Scientists Discover Plastic-Eating Fungus in Great Pacific Garbage Patch

Plastic-Eating Fungus in Great Pacific Garbage Patch | The Lifesciences Magazine


A groundbreaking study has unveiled the presence of a plastic-eating fungus in the ocean. The marine microbe, identified as Parengyodontium album, was discovered on plastic debris in the Great Pacific Garbage Patch. This significant finding was made by marine microbiologists from the Royal Netherlands Institute for Sea Research (NIOZ) in collaboration with experts from Utrecht University, the Ocean Cleanup in Copenhagen, and St. Gallen, Switzerland. Upon isolating P. album in a laboratory, scientists observed its ability to break down polyethylene, a common type of plastic, following exposure to ultraviolet (UV) radiation from sunlight.

The researchers isolated the plastic-eating fungus from floating plastic debris in the North Pacific Subtropical Gyre, commonly referred to as the Great Pacific Garbage Patch. They successfully cultured the fungus on specially treated plastics containing labeled carbon, allowing precise measurement of the degradation process. Lead author Annika Vaksmaa highlighted the scientific importance of this ability to quantify the degradation, noting that P. album breaks down polyethylene at a rate of approximately 0.05 percent per day.

Mechanism and Limitations

The study provided detailed insights into the fungus’s plastic-degrading mechanism. Vaksmaa explained that the fungus primarily converts polyethylene into carbon dioxide, which it then releases. However, a significant limitation is that P. album requires sunlight to initiate this process. In laboratory conditions, the fungus only degraded polyethylene that had been exposed to UV light for a short period. This suggests that in natural oceanic conditions, P. album can only break down plastics that have initially floated near the ocean’s surface where they receive sunlight.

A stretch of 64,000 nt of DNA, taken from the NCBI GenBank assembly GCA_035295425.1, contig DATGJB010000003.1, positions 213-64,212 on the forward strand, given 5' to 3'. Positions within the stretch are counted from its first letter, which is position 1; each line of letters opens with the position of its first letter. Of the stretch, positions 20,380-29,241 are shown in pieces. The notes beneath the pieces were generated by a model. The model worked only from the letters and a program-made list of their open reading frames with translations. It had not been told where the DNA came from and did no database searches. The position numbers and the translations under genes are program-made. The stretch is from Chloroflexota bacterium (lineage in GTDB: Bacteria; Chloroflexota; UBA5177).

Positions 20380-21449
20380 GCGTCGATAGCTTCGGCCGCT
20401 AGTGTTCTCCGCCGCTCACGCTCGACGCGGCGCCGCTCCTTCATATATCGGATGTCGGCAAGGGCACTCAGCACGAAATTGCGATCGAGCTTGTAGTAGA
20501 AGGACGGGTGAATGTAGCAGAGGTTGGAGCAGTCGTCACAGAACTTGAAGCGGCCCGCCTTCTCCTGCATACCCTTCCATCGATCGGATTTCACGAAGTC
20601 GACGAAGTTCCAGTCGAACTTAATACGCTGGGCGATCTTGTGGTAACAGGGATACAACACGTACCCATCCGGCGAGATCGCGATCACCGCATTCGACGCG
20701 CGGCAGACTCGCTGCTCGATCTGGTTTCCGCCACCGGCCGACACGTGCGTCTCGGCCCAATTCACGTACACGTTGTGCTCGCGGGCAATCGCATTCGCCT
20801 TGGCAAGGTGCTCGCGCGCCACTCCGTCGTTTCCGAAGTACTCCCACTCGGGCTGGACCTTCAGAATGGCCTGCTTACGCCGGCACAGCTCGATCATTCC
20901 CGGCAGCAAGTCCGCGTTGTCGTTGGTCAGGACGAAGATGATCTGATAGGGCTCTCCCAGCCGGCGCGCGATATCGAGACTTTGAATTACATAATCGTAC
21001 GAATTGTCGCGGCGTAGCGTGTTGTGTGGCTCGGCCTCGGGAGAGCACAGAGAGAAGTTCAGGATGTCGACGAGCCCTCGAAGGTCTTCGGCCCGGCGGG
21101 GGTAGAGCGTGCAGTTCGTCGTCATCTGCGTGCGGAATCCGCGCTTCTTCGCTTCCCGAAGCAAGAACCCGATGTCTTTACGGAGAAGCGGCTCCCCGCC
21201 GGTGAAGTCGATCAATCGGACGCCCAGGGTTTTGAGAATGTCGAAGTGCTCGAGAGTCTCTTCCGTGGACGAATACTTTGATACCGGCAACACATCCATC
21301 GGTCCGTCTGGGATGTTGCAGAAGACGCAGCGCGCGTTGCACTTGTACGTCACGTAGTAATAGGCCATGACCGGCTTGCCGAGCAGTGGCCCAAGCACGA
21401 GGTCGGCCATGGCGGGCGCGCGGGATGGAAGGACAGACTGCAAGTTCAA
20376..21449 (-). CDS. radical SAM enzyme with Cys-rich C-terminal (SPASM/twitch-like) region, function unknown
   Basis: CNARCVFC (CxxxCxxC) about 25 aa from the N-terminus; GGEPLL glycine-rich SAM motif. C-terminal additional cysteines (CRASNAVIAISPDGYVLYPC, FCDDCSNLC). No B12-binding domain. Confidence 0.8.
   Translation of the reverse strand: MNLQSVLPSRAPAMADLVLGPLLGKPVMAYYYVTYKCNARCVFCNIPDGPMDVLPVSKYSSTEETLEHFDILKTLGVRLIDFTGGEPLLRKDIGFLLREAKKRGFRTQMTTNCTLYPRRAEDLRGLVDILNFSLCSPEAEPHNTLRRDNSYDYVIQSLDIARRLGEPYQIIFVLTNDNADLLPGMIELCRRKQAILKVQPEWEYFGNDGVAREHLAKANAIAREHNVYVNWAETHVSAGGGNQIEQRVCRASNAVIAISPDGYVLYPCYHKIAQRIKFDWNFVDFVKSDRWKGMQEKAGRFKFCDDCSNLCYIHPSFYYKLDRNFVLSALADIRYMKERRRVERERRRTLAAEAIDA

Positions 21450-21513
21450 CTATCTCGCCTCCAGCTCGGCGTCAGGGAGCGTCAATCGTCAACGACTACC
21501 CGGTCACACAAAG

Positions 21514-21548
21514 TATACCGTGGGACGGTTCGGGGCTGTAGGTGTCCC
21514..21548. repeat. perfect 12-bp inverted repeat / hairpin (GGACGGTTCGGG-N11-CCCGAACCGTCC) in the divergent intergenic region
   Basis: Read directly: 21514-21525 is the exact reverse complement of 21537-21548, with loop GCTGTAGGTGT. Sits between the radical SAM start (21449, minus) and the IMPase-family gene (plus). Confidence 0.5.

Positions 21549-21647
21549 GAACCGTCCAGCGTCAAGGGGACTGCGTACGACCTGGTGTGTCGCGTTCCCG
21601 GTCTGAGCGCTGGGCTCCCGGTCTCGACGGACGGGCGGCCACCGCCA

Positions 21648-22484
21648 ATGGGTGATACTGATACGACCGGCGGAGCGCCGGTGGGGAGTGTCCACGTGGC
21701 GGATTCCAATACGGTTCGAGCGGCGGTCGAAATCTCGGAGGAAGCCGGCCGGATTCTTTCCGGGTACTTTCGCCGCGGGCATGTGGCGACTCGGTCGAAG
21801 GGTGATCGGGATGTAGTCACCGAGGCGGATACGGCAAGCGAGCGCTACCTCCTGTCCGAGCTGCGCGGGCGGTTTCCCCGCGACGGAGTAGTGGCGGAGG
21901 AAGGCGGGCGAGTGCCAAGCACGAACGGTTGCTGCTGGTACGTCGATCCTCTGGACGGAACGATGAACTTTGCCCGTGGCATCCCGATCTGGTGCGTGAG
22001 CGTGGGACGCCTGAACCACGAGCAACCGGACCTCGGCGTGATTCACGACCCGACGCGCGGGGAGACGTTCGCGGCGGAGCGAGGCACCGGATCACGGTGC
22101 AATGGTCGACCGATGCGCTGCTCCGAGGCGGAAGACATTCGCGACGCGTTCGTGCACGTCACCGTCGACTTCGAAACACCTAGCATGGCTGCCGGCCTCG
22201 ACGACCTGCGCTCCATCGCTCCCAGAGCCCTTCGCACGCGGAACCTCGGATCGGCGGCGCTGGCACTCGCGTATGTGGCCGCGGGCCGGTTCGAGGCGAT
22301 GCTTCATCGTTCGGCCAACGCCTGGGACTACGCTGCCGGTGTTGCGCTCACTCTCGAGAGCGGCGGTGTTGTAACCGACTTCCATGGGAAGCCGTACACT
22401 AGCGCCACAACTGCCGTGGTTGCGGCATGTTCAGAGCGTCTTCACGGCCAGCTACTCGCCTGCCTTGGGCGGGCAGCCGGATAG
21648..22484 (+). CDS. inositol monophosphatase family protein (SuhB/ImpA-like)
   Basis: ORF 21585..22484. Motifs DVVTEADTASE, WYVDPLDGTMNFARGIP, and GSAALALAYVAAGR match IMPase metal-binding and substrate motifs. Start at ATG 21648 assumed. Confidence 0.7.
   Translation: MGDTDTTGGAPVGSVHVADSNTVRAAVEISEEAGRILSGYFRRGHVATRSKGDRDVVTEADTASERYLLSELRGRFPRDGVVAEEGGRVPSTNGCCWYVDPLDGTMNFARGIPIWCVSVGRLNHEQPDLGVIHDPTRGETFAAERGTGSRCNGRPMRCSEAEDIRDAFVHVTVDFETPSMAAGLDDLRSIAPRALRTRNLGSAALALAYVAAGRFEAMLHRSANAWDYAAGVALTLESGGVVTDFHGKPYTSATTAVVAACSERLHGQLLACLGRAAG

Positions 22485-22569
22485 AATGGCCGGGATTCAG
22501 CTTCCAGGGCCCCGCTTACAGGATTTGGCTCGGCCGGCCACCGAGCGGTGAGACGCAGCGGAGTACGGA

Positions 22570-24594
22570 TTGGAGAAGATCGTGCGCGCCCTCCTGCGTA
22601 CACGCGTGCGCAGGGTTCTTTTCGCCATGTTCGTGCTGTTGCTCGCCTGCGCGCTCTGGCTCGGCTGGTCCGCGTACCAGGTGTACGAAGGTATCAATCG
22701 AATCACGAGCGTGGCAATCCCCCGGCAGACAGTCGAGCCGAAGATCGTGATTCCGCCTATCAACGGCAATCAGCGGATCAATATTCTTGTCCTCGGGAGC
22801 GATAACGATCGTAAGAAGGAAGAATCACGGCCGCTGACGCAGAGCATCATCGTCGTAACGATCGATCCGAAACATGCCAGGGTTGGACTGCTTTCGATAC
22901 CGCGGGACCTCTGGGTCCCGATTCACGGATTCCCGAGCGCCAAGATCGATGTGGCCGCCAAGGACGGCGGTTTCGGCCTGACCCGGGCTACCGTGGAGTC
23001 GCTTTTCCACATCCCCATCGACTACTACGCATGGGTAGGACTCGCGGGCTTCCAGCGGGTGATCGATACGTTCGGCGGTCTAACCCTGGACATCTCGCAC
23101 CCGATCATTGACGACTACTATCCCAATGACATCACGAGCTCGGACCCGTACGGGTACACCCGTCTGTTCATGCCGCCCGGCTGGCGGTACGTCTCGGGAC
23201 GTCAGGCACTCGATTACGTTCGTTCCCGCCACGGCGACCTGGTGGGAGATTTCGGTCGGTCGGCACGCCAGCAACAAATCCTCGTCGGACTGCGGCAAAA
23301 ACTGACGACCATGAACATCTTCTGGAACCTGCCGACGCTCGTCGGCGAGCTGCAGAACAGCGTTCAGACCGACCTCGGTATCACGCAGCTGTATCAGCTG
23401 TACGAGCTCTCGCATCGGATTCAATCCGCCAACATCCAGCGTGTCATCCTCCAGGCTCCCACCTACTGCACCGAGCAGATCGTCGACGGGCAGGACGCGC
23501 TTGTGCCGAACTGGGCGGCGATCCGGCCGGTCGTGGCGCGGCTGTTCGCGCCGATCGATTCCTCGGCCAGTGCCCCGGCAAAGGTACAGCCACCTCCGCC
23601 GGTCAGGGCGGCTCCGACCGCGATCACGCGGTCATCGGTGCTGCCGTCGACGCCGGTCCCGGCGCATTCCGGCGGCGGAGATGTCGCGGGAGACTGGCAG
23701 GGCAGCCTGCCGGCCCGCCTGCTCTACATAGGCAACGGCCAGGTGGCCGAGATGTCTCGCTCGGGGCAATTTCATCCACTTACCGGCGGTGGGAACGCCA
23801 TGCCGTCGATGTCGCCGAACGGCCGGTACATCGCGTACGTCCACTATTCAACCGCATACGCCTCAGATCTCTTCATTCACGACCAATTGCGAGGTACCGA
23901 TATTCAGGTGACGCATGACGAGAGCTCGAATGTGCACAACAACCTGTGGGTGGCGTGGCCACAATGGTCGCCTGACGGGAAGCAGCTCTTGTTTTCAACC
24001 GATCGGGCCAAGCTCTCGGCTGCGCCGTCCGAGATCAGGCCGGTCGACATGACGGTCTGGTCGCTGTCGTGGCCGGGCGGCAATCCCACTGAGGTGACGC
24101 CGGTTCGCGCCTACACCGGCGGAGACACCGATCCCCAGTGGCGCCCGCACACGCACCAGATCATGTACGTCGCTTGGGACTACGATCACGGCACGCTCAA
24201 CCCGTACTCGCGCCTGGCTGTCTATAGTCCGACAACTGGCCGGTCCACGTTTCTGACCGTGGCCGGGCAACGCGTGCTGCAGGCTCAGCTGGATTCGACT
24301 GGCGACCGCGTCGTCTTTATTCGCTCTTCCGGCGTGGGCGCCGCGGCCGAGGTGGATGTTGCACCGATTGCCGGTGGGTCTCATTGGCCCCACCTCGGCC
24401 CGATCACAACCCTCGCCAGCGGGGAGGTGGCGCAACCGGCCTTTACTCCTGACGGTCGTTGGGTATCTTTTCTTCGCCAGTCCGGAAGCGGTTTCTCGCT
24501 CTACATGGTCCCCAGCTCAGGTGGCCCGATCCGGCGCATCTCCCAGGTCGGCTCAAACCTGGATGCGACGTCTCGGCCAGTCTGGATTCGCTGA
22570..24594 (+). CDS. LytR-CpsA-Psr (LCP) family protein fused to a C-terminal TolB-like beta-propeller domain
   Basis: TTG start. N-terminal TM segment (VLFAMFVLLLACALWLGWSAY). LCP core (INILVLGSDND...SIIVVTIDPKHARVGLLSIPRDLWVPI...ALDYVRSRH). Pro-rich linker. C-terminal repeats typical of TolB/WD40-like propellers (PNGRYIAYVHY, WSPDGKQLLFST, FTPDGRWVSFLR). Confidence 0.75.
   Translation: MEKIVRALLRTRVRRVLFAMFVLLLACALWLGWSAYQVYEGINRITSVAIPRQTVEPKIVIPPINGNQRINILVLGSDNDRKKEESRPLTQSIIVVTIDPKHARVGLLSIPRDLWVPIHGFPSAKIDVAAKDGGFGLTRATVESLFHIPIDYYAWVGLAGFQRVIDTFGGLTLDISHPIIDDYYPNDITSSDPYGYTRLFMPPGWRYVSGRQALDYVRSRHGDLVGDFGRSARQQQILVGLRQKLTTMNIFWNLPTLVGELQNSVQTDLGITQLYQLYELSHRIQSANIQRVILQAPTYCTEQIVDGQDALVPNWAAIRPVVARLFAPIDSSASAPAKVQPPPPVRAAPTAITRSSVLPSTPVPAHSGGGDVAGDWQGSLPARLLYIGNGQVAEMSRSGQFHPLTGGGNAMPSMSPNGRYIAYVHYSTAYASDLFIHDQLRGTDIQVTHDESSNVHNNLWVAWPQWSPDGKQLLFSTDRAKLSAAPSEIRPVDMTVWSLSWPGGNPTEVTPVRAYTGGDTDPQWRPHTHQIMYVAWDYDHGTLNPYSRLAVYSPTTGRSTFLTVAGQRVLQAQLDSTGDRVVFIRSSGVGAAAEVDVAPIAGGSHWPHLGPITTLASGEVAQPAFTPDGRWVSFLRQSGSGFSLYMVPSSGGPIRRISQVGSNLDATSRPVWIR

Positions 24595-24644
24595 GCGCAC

Scientists discover plastic-eating fungus in ocean environments

This finding is part of a broader investigation into microorganisms that can degrade plastic, a growing area of scientific interest due to the global plastic pollution crisis. Currently, only four fungal species, including P. album, are known to have plastic-degrading capabilities. In contrast, a larger number of bacteria have been identified with this ability.

Environmental Impact and Future Prospects

The discovery of P. album adds a hopeful dimension to efforts aimed at tackling oceanic plastic pollution. The North Pacific Subtropical Gyre, where the plastic-eating fungus was found, is one of six major oceanic gyres where plastic accumulates due to the circular currents. According to Vaksmaa, these currents trap large quantities of plastic, contributing significantly to the pollution problem. The Great Pacific Garbage Patch alone holds approximately 80 million kilograms of floating plastic.

The ability of P. album to degrade plastic could potentially be harnessed to mitigate the massive accumulation of plastic waste in these gyres. However, further research is needed to fully understand the environmental conditions required for optimal plastic degradation by this fungus and to explore its practical applications in marine cleanup efforts. This discovery not only highlights the potential of natural solutions in addressing environmental challenges but also underscores the importance of continued scientific exploration and innovation in the fight against plastic pollution.

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